Iran nuclear talks extended threats against Israel continue
The Nov. 24 deadline for negotiating a deal on Iran’s nuclear program expired, as the P5+1 powers (U.S., U.K., France, Russia, China, and Germany) were unable to reach an agreement with the Islamic Republic. But the talks were extended to June 30, 2015.
At the same time, an Iranian official said over the weekend that his country gave the Hezbollah terror group—which is based in Lebanon, Israel’s northern neighbor—hundreds of missiles with 160-220 mile ranges.
“Our strategic guiding principle is the appropriate arming of Hezbollah and Hamas with advanced, modern weapons in order to allow the resistance groups to deal with the bloodthirsty Zionist regime,” said Iranian Revolutionary Guard Aerospace Force Brig. Gen. Seyed Majid Moussavi, Iran’s Fars news agency reported.
Iran’s transfer of the missiles, which are capable of hitting the southern Israeli city of Dimona, add evidence supporting the narrative of Israeli Prime Minister Benjamin Netanyahu, who has repeatedly called for a complete dismantling of Iran’s nuclear program.
Earlier this month, Iranian Supreme Leader Ayatollah Ali Khamenei released a Twitter post titled “9 key questions about the elimination of Israel.” As part of the tweet, Khamenei proposed a referendum that would serve as a means for building consensus on destroying Israel.
“[Iranian Supreme Leader Ayatollah Khamenei is] publicly calling for the annihilation of Israel as he is negotiating a nuclear deal with the P5+1 countries,” Netanyahu said.
The first answer provided within Khamenei’s nine points accuses “the fake Zionist regime” of trying to achieve its goals via “infanticide, homicide, violence & iron,” with the only solution to these “Israeli crimes” being the “elimination of this regime.”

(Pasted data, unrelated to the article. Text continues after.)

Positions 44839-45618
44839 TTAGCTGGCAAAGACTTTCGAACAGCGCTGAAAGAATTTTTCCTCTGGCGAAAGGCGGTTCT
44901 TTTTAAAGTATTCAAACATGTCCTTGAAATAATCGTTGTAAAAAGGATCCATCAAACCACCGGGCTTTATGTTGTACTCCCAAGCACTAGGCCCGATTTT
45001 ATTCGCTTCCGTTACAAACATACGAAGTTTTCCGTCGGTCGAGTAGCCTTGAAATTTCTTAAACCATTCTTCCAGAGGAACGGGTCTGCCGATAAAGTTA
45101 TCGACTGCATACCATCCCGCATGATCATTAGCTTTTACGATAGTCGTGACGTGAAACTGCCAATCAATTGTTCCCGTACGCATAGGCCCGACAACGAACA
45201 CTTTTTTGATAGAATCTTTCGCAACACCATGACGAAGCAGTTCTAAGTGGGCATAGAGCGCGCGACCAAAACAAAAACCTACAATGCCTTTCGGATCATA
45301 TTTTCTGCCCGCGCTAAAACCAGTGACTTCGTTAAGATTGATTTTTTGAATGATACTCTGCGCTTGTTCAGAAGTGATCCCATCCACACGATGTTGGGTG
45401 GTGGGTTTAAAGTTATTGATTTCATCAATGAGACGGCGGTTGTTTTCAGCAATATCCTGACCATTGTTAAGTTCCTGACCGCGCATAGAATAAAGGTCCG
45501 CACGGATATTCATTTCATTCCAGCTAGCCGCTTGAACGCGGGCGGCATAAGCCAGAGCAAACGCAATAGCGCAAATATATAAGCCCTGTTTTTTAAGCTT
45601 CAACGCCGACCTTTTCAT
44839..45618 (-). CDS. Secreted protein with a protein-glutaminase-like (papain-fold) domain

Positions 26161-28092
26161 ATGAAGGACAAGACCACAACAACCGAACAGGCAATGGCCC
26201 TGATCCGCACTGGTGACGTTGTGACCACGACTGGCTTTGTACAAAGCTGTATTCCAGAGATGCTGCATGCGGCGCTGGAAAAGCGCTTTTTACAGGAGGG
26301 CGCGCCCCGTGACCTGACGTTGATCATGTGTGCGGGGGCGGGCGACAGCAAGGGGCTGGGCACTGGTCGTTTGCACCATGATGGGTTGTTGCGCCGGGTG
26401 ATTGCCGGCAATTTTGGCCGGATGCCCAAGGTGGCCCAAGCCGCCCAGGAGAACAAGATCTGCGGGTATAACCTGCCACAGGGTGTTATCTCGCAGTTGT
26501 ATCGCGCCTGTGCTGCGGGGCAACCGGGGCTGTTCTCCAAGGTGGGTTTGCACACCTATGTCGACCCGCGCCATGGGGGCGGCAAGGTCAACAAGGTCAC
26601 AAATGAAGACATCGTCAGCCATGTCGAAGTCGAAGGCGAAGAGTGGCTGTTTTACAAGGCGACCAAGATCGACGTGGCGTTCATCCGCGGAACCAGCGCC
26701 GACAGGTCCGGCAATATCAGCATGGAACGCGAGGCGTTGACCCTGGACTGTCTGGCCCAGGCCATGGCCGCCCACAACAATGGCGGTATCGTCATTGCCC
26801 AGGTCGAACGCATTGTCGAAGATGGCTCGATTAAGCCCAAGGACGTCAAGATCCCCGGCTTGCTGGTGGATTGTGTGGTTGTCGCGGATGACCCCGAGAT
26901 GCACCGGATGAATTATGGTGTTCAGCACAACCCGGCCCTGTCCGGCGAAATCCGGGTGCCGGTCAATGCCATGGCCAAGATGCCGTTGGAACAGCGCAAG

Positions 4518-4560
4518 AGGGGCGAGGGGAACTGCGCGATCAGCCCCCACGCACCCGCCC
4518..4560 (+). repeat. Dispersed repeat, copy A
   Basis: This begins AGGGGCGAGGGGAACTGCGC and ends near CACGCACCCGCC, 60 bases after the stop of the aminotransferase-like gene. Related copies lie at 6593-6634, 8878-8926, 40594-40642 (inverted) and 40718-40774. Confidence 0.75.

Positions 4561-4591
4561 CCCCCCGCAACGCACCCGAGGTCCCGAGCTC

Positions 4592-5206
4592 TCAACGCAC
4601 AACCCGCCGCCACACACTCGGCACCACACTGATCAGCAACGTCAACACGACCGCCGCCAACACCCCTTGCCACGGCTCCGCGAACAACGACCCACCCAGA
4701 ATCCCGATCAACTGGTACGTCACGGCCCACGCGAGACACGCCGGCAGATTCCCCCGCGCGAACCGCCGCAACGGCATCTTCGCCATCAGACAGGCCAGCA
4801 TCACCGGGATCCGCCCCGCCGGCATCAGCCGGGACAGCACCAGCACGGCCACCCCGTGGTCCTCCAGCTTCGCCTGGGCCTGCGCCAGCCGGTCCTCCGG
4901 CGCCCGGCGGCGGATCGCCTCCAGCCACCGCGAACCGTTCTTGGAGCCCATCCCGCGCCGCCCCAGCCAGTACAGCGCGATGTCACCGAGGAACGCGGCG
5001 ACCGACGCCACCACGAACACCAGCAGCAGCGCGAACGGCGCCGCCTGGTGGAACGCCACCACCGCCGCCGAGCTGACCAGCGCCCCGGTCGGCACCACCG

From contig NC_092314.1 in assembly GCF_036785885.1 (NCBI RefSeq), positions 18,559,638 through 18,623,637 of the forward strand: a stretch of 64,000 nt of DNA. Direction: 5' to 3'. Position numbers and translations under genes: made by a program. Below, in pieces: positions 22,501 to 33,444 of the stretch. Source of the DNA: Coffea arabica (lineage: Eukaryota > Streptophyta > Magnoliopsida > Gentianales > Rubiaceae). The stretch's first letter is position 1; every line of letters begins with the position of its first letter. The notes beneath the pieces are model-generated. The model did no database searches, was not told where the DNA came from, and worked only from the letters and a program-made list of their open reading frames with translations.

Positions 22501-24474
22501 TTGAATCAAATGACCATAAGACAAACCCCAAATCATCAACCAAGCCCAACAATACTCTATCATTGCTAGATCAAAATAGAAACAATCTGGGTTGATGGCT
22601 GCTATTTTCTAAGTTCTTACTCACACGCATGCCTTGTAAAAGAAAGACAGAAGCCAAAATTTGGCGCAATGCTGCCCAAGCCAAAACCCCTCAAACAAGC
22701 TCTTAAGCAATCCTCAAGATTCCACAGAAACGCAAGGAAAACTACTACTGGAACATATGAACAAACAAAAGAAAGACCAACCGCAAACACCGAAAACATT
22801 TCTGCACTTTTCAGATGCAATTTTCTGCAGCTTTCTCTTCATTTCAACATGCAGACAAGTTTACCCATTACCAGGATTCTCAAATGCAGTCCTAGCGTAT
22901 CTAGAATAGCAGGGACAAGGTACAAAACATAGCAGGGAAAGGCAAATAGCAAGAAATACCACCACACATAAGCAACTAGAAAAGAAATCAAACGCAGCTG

The “practical & logical mechanism for this,” according to Khamenei, is through a “public and organized referendum” for all the “original people of Palestine including Muslims, Christians, and Jews,” excluding “the Jewish immigrants who have been persuaded into emigration to Palestine,” who “do not have the right to take part.”
In addition to the referendum, the Iranian leader called for Palestinians in the West Bank and Gaza to fight against Israel, rejecting any U.N.-moderated negotiation.
“So far as I know, Khamenei’s idea of a referendum has not been proposed by the Islamic Republic of Iran until now. It suggests that the Iranian leadership wishes to make common cause with the leftists also wanting to see Israel disappear,” Daniel Pipes, founder and president of the Middle East Forum think tank, told JNS.org.
Many leading U.S. Republican legislators, ahead of their party’s forthcoming control of both houses of Congress in January, are taking Netanyahu’s side on the issue and have promised to block any “bad deal” with Iran that allows the country to retain enrichment capability.
“Iran is a unique issue because Democratic members of Congress tend to be closer to their Republican colleagues than to the administration,” Pipes said. “The question ahead is whether there will be a veto-proof majority. One ranking House member told me [recently] that he thinks this is possible.”
The Emergency Committee for Israel (ECI) said Monday that Congress “should act now to reimpose sanctions and re-establish U.S. red lines that will prevent Iran from acquiring a nuclear weapons capability.”
“To that end, such legislation must limit the president’s authority to waive sanctions, an authority the president has already signaled a willingness to abuse in his desperate quest for a deal with the mullahs,” ECI said in a statement.
The original interim deal between Iran and the P5+1 powers was signed in November 2013 and led to an easing of some sanctions on Iran. The interim deal allowed for further negotiations to produce a final framework, but the deadline for that framework has been repeatedly pushed back, including last July.